Pooling expertise

Doctor First was introduced to the market when Steve teamed up with Dillon Sykes, who he met during his time as clinical lead for the East Midlands with the Improvement Foundation.  “We didn’t want all our new knowledge and expertise to go to waste,” he says, “so we set up Productive Primary Care and we have been helping practices improve their efficiency ever since.”

Spotting the similarities in objectives and success rates, the teams at eConsult and Doctor First have been pooling their knowledge to see how the two solutions can help improve patient access and relieve pressure on GPs to an even greater extent.  This summer, Doctor First initiated trials at two practices.  “We have a brilliant database of information which reflects true demand, rather than simply measuring activity.  So we know that if we put eConsult into a practice that had not offered electronic consultation before, and started measuring the traffic, we could assess just how much of an impact this new option was having.  Even if no-one used it to consult online with a GP (which is hardly likely to be the case), we would be able to see if they used the information available on eConsult to help themselves.”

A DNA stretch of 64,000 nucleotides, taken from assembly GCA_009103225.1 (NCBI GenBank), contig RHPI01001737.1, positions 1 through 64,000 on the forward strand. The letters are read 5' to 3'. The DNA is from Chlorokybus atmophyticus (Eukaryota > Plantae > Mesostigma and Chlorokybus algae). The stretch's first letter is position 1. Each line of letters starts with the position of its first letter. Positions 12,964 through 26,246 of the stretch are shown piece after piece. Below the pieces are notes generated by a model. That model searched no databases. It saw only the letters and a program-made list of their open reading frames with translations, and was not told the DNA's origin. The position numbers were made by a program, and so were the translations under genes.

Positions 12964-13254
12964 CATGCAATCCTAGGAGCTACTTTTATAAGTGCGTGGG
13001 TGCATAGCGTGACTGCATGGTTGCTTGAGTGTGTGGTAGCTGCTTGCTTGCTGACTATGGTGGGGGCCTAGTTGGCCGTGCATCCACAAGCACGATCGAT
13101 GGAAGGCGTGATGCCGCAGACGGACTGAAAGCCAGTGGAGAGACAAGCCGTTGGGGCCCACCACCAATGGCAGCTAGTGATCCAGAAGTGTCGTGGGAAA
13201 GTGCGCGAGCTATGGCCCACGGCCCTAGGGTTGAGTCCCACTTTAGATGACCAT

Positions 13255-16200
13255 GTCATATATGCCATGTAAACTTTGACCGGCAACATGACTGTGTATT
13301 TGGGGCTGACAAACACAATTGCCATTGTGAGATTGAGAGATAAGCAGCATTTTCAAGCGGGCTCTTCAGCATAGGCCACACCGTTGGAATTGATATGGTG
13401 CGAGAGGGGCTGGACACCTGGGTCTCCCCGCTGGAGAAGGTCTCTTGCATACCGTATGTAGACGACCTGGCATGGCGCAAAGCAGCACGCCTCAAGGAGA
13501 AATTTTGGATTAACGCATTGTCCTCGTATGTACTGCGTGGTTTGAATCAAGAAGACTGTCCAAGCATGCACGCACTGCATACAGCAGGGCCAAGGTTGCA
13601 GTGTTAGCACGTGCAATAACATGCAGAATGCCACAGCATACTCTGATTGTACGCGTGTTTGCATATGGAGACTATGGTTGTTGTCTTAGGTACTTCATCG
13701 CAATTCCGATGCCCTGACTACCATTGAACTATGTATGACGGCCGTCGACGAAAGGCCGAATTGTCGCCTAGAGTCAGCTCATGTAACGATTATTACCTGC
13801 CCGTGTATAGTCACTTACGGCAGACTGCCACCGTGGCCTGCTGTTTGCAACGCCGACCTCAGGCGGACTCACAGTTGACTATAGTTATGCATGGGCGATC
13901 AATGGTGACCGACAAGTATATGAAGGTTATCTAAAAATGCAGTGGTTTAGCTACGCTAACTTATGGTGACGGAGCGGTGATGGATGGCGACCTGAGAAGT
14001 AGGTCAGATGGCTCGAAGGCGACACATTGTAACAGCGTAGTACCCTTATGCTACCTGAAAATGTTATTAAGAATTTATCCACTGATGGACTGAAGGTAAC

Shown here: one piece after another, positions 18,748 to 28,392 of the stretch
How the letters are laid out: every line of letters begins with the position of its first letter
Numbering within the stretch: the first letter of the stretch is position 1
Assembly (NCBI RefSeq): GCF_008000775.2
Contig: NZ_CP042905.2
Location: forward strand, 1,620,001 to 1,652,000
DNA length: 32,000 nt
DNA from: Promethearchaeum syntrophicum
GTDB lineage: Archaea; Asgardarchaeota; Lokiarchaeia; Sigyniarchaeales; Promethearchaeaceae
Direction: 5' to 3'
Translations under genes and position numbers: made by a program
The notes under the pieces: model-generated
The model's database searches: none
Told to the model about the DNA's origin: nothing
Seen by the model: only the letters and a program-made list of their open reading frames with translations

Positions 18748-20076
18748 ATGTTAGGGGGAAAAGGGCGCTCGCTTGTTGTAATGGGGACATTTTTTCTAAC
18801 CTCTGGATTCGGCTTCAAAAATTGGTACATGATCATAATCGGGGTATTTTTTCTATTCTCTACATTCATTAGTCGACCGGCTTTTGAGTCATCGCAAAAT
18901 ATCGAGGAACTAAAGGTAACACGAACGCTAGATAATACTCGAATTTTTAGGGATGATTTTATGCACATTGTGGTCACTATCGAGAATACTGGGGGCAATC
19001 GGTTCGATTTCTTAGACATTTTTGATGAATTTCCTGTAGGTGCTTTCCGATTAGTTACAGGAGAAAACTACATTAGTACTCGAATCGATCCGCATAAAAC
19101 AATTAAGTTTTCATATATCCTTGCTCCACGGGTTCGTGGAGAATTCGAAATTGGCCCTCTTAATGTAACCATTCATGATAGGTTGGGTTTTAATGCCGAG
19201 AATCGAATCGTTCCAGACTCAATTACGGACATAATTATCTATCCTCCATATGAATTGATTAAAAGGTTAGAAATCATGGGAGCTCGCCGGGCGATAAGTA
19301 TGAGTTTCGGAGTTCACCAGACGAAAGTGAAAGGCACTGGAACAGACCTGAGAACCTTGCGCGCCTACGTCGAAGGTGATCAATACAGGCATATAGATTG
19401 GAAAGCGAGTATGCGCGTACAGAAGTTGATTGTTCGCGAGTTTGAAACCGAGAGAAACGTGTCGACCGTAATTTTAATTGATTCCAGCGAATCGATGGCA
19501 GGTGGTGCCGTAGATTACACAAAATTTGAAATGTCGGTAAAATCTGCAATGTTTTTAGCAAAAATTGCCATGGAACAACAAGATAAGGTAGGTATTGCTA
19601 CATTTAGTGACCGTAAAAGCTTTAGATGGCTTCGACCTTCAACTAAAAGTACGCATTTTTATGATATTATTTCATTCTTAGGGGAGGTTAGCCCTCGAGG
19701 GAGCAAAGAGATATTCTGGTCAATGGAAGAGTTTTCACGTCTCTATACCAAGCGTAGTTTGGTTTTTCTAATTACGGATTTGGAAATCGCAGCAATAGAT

The team at eConsult are keen to see the results too. “We are very happy to be working with Steve and Doctor First,” says Murray Ellender.  “Doctor First has helped lead the transformation in primary care, and we look forward to seeing the potential benefits of both systems.”

“If you give people access to a high quality e-consulting tool, that could reduce the GP workload even more, so they have even more time to see patients who need a face-to-face appointment,” concludes Steve Clay.  “We’re just a few weeks into the trial.  We’ll be measuring demand and we’ll be able to see whether there’s a drop in the number of people wanting to see their GP, and if that figure keeps improving.”

Watch this space for an update in a few months’ time.